I usually don’t cover book reviews here. However, I read the commentary around the book reviews. Most books around AI and ML revolve around dystopian themes, with commentators attempting to “reimagine the future” and hence flying cars becomes an objective fascination. We have “real-world” problems. Those problems can’t be solved without political will and a clear understanding of fiscal prerogatives.
The Age of AI and Our Human Future — a technological triple threat | Financial Times
According to the authors of The Age of AI, humanity stands on the brink of an equally consequential moment, yet one that is more diverse, diffuse and unpredictable and less widely acknowledged. The increasing power of artificial intelligence, a general purpose technology that can be put to an astonishing array of civil and military uses — from reading X-rays and predicting weather patterns to empowering killer robots and spreading disinformation — is already scrambling centuries-old conceptions of national security and state sovereignty. Equally unnerving, the authors contend, is that AI will also test the outer limits of human reason and understanding and challenge the very nature of human identity and agency.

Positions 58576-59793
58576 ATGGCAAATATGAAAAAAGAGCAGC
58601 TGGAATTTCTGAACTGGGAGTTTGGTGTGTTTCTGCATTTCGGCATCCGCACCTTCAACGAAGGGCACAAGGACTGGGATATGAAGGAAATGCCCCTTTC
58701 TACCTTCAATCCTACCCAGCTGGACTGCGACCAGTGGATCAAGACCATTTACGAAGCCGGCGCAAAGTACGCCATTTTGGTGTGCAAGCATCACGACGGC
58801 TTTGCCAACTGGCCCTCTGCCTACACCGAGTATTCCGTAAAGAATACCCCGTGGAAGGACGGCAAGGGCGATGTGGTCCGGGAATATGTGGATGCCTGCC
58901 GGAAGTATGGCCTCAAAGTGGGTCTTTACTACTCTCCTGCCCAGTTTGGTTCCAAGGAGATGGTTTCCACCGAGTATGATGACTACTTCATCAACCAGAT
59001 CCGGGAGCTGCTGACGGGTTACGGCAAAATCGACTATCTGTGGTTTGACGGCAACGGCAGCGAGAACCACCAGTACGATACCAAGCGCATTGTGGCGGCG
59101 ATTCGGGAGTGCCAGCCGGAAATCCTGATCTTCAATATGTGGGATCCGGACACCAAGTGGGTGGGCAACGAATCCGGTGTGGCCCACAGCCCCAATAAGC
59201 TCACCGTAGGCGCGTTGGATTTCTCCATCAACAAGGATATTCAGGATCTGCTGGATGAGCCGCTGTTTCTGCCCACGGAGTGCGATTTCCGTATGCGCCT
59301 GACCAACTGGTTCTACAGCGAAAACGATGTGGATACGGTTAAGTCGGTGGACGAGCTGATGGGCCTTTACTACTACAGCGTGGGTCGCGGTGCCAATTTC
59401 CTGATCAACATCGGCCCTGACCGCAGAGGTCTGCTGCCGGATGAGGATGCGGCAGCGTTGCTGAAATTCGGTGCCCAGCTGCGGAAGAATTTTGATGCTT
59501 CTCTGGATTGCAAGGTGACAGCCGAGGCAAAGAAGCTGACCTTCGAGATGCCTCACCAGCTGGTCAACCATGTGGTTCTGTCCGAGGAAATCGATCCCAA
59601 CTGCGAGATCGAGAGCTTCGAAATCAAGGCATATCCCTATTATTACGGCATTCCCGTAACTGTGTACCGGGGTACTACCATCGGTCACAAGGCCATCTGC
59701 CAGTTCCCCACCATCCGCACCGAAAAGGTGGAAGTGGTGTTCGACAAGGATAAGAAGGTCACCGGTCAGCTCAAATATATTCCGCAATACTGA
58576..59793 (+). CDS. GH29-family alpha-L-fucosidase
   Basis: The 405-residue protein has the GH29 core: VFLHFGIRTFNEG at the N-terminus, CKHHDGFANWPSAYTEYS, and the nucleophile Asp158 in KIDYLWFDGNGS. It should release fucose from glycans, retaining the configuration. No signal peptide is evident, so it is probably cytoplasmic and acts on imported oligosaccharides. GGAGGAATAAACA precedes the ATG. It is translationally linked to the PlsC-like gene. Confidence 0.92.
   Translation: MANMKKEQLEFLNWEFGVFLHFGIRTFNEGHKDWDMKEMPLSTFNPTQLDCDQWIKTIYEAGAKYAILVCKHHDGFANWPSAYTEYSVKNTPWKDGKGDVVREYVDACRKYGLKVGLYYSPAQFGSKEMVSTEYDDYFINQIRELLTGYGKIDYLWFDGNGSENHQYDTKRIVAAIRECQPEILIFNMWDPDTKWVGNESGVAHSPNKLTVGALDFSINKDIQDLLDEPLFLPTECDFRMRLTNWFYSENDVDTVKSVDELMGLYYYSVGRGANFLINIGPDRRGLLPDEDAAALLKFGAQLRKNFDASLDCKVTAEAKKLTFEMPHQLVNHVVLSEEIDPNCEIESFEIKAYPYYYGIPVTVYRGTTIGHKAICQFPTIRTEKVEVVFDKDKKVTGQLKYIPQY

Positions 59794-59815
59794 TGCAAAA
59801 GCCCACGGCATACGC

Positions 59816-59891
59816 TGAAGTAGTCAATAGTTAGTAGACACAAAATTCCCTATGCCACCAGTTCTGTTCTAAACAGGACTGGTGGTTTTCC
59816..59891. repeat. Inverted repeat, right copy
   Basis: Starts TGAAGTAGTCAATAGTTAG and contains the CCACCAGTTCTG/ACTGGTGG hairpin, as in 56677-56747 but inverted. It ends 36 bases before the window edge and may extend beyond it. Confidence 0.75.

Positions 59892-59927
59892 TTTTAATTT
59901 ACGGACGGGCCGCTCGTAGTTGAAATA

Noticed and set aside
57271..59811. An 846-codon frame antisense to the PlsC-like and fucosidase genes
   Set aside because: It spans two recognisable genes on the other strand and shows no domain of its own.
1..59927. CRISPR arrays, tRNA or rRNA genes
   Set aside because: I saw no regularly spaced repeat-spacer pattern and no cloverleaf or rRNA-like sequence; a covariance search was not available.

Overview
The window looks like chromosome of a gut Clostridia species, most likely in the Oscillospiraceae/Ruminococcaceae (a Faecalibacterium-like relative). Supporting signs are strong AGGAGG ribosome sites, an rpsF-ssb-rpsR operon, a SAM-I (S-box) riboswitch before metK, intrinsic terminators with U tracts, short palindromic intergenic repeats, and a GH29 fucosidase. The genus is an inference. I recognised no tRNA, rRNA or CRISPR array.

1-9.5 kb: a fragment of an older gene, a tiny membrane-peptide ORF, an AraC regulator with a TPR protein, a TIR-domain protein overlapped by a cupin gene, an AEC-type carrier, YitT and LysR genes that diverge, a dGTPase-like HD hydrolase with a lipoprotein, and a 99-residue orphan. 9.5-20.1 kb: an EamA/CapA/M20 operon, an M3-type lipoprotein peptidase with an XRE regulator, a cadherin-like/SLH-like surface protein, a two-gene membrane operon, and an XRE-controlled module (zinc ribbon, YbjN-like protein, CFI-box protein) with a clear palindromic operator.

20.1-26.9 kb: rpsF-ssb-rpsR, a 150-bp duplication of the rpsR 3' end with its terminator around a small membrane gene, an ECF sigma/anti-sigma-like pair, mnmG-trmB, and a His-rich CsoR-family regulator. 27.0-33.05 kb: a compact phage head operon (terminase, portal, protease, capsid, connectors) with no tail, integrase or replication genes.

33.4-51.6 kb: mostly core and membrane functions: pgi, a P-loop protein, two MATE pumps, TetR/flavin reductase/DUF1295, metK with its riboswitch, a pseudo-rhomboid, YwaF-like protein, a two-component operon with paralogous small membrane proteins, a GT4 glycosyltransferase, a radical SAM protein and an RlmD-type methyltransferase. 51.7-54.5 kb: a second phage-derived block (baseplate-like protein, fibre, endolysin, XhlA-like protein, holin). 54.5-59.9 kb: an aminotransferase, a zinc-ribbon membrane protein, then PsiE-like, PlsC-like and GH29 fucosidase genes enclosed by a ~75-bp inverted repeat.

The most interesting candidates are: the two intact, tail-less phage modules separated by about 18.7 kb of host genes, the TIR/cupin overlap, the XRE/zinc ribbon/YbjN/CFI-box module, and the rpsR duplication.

We already have a semblance of tools around disinformation and the medium. Surprisingly, the medium like Twitter, which is held responsible for the social discord, still sees a far greater engagement than warranted. If people are “outraged”, why don’t they leave the platform? It’s a better option. I don’t read anything about that happening.
My engagement with bots and social media is minimal.
But more dynamic and surreptitious military technologies, such as cyber weapons, have recently multiplied and grown more destructive, while strategies for using them for defined aims have become more elusive. Just as ill-designed trading algorithms have been blamed for destabilising financial markets, so AI-enhanced cyber weapons could result in a strategic “flash crash”. As the authors write: “AI holds the prospect of augmenting conventional, nuclear and cyber capabilities in ways that make security relationships among rivals more challenging to predict and maintain and conflicts more difficult to limit.”
Future can’t be encapsulated like this in a “nutshell”. These books get traction because of the names, and I’ll be surprised if they haven’t been ghost written.
Highly avoidable. Its a pursuit of stupidity.